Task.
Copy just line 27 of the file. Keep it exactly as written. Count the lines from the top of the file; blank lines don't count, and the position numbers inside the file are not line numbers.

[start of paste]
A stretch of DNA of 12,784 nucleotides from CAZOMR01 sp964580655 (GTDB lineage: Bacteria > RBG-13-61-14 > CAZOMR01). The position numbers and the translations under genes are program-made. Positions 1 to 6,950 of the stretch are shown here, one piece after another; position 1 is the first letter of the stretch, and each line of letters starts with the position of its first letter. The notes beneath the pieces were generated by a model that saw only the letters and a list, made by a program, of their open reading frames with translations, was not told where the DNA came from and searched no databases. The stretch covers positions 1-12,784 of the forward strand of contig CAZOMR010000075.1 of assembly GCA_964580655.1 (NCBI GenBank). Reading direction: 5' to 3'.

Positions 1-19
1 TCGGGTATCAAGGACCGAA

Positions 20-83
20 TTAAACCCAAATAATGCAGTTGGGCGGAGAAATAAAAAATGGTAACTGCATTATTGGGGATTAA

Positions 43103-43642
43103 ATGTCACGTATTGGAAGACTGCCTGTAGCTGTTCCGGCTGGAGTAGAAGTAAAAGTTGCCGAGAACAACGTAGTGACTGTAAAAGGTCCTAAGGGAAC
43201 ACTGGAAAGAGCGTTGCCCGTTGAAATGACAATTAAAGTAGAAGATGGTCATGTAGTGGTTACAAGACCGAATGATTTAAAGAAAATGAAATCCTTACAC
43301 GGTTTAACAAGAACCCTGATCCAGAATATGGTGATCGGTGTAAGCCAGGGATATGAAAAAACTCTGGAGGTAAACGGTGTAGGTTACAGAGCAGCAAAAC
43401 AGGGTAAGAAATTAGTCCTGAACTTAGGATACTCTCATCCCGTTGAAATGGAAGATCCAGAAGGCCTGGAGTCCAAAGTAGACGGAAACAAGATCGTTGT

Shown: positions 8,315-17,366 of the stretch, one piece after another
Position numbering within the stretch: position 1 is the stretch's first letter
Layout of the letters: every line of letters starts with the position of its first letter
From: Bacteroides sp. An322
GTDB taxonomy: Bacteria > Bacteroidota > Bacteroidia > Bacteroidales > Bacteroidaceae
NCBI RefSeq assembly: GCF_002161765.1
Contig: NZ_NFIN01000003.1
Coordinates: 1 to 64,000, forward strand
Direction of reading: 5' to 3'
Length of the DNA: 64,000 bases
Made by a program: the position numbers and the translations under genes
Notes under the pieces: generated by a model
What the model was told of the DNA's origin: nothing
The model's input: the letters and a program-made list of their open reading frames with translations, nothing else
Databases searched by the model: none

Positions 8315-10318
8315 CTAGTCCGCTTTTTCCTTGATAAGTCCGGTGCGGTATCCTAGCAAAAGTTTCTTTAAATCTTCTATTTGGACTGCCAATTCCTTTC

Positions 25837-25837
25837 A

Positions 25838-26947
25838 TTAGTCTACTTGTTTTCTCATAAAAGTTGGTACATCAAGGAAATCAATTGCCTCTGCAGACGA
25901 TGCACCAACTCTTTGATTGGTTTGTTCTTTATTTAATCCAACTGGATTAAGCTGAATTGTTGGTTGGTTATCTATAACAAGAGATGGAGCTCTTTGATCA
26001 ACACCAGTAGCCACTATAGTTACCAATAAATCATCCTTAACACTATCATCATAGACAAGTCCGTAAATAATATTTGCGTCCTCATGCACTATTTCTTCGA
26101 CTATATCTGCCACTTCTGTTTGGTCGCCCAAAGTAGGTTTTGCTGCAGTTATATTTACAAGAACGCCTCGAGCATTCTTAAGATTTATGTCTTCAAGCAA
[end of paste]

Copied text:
8315 CTAGTCCGCTTTTTCCTTGATAAGTCCGGTGCGGTATCCTAGCAAAAGTTTCTTTAAATCTTCTATTTGGACTGCCAATTCCTTTC